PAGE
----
Health workers have hit out at what they have described as a “drastic cost-cutting measure” after it emerged that one of the wards at Stratheden Hospital near Cupar is to close.
The Courier has learned that the Cairnie ward at the community hospital, which primarily caters for patients with mental health issues, has been earmarked for the axe.
Health chiefs are looking to amalgamate wards at the Fife hospital after figures suggested that some, notably the ward at Cairnie House, have been running well under occupancy.
It is understood that the Cairnie ward, which has around 14 beds and largely caters for women with dementia or similar conditions, was running at around 70% occupancy last year and has therefore been deemed the least desirable to retain.
The news emerged after The Courier received a letter from an anonymous staff member concerned about the changes.
The staff member described being “saddened” by the plans, claiming they were being pushed through without consultation, and described the move as a “drastic cost-cutting measure”.
“The bullies within senior management have advised us staff to call it relocation and not closure,” the employee added.
“As a staff member, being threatened in this manner is unacceptable.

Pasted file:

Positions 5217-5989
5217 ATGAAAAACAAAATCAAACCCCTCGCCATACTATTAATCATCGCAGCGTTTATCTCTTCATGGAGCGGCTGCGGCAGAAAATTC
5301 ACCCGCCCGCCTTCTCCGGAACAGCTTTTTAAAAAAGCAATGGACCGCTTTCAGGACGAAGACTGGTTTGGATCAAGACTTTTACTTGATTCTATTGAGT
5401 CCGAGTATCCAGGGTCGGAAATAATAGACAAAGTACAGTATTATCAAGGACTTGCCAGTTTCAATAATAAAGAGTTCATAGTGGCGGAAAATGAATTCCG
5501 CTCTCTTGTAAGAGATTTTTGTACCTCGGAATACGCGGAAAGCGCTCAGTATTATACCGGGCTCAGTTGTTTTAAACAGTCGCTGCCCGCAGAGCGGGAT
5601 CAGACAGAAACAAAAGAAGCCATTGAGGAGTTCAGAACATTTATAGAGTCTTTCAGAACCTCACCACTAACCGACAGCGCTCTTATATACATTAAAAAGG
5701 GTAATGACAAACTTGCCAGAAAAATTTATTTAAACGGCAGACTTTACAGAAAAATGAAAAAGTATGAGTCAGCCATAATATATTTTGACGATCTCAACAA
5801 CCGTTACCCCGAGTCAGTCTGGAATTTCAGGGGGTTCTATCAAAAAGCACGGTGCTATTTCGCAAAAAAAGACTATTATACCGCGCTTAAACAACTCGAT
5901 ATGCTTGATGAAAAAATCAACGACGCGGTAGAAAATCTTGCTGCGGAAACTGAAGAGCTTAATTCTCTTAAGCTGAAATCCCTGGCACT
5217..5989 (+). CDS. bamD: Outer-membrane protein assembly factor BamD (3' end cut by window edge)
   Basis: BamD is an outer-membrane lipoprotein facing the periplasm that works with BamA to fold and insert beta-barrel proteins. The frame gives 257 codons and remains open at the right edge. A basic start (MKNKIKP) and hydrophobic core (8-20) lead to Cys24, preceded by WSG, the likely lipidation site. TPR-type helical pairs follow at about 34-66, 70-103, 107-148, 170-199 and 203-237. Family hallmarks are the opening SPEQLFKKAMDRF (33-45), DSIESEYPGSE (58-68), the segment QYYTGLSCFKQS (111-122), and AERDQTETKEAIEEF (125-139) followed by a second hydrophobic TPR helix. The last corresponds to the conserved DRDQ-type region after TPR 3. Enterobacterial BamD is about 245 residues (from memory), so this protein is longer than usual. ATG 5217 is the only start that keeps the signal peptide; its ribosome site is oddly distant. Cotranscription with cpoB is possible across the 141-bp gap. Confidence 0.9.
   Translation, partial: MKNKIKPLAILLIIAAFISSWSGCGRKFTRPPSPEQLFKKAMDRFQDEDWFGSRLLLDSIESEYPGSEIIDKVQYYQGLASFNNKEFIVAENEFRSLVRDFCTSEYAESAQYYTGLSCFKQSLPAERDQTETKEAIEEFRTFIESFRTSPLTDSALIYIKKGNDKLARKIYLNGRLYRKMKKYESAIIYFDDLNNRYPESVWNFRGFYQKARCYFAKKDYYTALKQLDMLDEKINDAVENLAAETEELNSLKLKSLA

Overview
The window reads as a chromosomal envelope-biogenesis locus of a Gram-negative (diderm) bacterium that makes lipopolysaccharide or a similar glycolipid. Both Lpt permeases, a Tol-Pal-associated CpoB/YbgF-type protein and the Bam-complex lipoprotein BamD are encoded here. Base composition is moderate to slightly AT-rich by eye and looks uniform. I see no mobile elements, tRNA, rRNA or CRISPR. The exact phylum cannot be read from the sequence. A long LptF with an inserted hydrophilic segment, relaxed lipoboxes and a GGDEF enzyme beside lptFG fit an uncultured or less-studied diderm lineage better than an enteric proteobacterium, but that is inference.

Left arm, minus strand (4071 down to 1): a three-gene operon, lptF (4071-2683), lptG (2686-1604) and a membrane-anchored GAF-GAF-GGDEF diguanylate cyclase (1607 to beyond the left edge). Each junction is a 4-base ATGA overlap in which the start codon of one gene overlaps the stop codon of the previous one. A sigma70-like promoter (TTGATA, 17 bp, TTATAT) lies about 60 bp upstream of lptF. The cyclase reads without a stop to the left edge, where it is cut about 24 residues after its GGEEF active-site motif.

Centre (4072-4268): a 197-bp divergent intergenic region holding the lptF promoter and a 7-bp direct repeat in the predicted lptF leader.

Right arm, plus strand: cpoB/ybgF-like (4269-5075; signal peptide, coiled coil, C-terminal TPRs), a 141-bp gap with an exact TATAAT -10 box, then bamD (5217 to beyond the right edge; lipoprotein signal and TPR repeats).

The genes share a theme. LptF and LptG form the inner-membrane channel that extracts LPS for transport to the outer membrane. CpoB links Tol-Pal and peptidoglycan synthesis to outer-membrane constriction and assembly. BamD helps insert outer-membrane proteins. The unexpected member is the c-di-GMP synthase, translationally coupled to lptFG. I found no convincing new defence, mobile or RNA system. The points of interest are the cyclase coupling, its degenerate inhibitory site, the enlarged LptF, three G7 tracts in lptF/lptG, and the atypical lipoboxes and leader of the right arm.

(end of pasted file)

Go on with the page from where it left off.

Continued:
“To not be able to tell patients’ loved ones goes against the nurses’ caring side.
“Staff do not feel able to put a name to this letter as our jobs hang in the balance.”
Julie Paterson, Fife-wide divisional general manager, said Fife’s health and social care partnership remains “committed to redesigning mental health services to ensure that people receive the right care in the right setting at the right time”.
“The recent welcome development of our care home liaison service together with improving our community resources has helped us reduce admissions to hospital and has resulted in fewer older people’s mental health inpatient beds being required on the site at Stratheden Hospital,” she said.
“The Stratheden site comprises older wards (Cairnie) and modern, purpose-built facilities.
“Reduced demand for inpatient beds allows for full consideration of the site.
“Redesign plans include amalgamation of wards and this will herald a move away from older estate (Cairnie) to new, improved, purpose built environments whilst retaining high quality care standards.”
Ms Paterson added that no staff member will lose their job as a result of the redesign process.
“Our staff are our key resource to ensuring quality care,” she added.
The hospital first opened in 1866 and became known as Stratheden Hospital with the birth of the National Health Service in 1948.